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Ayala v. Bassett

NEW YORK SUPREME COURT, APPELLATE DIVISION, FIRST DEPARTMENT


December 23, 2008

MARGARITA AYALA, ET AL., PLAINTIFFS-RESPONDENTS,
v.
SAADA A.R. BASSETT, DEFENDANT-APPELLANT.

Judgment, Supreme Court, Bronx County (Barry Salman, J.), entered July 16, 2007, awarding the adult plaintiffs the principal sum of $25,000 each, and the infant plaintiff the principal sum of $10,000, unanimously reversed, on the law, without costs, the awards vacated and the complaint dismissed. The Clerk is directed to enter judgment in favor of defendant dismissing the action. Appeal from order, same court (Wilma Guzman, J.), entered on or about May 5, 2008, which denied defendant's motion to vacate the judgment and dismiss the action for lack of personal jurisdiction, unanimously dismissed, without costs.

Published by New York State Law Reporting Bureau pursuant to Judiciary Law § 431.

This opinion is uncorrected and subject to revision before publication in the Official Reports.

Tom, J.P., Saxe, Catterson, Moskowitz, DeGrasse, JJ.

24636/04

As gleaned from the face of the affidavit of service, the process server exercised due diligence in attempting to serve defendant personally with the summons and complaint before resorting to nail-and-mail service at the residential address defendant had provided to police at the time of the accident (see CPLR 308[4]). The affidavit constituted prima facie evidence of proper service, indicating efforts to serve defendant at the residence on three different occasions (early morning, afternoon and evening) across a 22-day span (see e.g. Brown v Teicher, 188 AD2d 256 [1992]). When the burden thus shifted to defendant to rebut the presumption of proper service, she failed to offer an affidavit or other documentary evidence challenging the validity of the attempted service.

The default resolved the issue of which party was at fault, but the burden remained with plaintiffs to establish a prima facie case of serious injury at the inquest (Ortiz v Biswas, 4 AD3d 151 [2004]). Defendant's repeated objection to the admissibility of plaintiffs' unaffirmed or uncertified medical documents at the inquest preserved this challenge. Most of plaintiffs' medical evidence was not properly authenticated or affirmed, and thus was inadmissible (see Grasso v Angerami, 79 NY2d 813 [1991]; Shinn v Catanzaro, 1 AD3d 195 [2003]). The only admissible evidence - medical records of plaintiffs' radiologist and chiropractor - failed to establish that any of the plaintiffs suffered serious injury. The radiologist's MRI reports that found the two adult plaintiffs had suffered herniations were insufficient as those conditions were not causally related to the accident (see generally Pommells v Perez, 4 NY3d 566 [2005]). The chiropractor's medical reports alluded to specified findings of plaintiffs' range-of-motion limitations, but such findings were made approximately two weeks after the accident, and no further findings were made after the plaintiffs each completed several months of therapy to address their diagnosed soft-tissue injuries. Even assuming, for the sake of argument, that all of the plaintiffs' medical evidence submitted at the inquest was admissible, the unexplained gap in treatment of 41/2 years for each plaintiff undermined their respective claims of serious injury based on allegations of permanent injury (see id. at 574).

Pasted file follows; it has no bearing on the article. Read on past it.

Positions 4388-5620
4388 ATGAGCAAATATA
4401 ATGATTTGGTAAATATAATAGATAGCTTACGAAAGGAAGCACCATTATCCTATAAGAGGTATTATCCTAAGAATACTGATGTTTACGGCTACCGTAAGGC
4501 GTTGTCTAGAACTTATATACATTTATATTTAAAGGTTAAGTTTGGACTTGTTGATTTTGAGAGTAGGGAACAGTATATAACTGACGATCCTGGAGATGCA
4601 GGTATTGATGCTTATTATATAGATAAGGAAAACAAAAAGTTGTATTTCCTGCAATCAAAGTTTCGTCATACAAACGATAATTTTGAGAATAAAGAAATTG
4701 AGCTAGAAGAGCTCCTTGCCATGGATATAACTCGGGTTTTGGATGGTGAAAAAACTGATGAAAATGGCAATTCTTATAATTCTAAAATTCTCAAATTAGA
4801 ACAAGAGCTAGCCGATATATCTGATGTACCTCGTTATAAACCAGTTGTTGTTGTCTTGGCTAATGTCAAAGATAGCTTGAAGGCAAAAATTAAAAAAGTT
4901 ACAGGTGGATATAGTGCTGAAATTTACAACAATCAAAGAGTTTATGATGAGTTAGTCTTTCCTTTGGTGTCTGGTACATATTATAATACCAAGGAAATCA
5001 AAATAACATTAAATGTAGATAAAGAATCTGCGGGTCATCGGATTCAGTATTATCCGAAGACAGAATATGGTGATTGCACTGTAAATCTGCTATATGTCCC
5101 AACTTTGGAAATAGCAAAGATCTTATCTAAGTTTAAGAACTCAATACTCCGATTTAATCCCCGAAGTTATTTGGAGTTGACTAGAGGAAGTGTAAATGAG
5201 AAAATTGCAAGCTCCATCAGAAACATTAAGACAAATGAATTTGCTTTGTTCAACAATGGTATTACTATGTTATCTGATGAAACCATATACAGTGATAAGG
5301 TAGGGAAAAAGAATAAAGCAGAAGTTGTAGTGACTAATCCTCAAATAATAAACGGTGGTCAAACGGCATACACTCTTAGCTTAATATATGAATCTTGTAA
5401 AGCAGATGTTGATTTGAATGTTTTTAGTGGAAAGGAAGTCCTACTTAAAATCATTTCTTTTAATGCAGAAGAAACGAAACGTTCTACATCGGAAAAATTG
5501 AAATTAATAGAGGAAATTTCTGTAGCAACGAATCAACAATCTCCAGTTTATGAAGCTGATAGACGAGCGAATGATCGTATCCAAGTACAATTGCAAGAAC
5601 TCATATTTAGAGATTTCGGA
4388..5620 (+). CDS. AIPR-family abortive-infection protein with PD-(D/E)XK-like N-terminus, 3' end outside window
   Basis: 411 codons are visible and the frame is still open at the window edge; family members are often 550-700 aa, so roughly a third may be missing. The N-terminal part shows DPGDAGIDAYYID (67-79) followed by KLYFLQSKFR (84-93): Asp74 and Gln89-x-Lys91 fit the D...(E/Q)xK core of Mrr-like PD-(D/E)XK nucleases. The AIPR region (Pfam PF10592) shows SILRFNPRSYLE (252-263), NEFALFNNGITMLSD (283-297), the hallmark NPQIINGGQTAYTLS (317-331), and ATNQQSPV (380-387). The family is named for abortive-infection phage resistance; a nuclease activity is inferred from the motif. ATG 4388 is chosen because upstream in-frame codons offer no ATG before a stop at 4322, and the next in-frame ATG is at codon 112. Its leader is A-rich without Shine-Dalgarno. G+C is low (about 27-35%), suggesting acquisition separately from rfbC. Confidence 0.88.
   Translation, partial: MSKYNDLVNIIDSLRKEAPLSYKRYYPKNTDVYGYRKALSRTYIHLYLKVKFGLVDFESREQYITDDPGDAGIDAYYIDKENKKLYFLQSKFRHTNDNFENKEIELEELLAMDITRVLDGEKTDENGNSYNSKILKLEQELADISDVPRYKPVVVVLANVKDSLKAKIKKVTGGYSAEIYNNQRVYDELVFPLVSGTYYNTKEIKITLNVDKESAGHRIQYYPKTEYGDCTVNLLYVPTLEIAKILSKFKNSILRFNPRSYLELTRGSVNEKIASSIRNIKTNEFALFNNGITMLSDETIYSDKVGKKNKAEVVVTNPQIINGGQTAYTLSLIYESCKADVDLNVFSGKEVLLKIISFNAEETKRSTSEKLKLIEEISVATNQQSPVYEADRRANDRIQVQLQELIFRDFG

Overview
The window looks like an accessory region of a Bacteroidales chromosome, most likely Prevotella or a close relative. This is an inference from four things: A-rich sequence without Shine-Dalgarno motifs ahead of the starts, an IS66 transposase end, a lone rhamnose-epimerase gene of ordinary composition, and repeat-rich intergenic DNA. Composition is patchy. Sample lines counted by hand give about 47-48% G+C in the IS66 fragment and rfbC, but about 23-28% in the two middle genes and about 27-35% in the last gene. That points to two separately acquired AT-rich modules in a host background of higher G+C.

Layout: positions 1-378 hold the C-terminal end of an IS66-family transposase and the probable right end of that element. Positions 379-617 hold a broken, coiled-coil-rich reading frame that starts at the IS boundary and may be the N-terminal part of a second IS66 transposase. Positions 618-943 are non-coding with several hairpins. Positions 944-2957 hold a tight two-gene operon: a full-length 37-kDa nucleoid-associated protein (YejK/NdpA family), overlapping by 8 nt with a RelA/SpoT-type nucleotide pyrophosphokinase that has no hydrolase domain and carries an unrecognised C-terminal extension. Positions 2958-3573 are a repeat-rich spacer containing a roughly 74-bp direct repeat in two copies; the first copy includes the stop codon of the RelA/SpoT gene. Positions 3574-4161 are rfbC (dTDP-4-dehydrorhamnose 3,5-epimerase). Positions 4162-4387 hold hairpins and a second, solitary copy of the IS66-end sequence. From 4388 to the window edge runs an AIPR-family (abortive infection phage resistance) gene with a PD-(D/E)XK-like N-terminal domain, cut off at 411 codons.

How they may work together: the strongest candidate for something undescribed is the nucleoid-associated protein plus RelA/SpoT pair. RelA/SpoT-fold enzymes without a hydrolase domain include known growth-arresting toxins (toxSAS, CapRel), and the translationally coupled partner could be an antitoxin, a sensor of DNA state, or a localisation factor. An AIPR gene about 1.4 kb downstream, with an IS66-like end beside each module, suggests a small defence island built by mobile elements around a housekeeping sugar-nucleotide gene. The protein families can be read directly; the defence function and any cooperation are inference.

None of the plaintiffs offered evidence sufficient to show their incapacity to perform substantially all of their usual and customary activities for at least 90 of the first 180 days following the accident (Insurance Law § 5102[d]). The two adult plaintiffs noted few activities they were prevented from undertaking, and they each returned to full-time work within a week or two. The infant plaintiff was not shown to have been precluded from engaging in her regular daily activities.

In view of the foregoing, we need not address the appeal from the order denying vacatur of the judgment. We would note only that a party who asserts lack of jurisdiction as grounds for vacating a default judgment has no obligation to prove a meritorious defense (see Johnson v Deas, 32 AD3d 253, 254 [2006]; Boorman v Deutsch, 152 AD2d 48, 51 [1989], lv dismissed 76 NY2d 889 [1990]).

THIS CONSTITUTES THE DECISION AND ORDER OF THE SUPREME COURT, APPELLATE DIVISION, FIRST DEPARTMENT.

20081223

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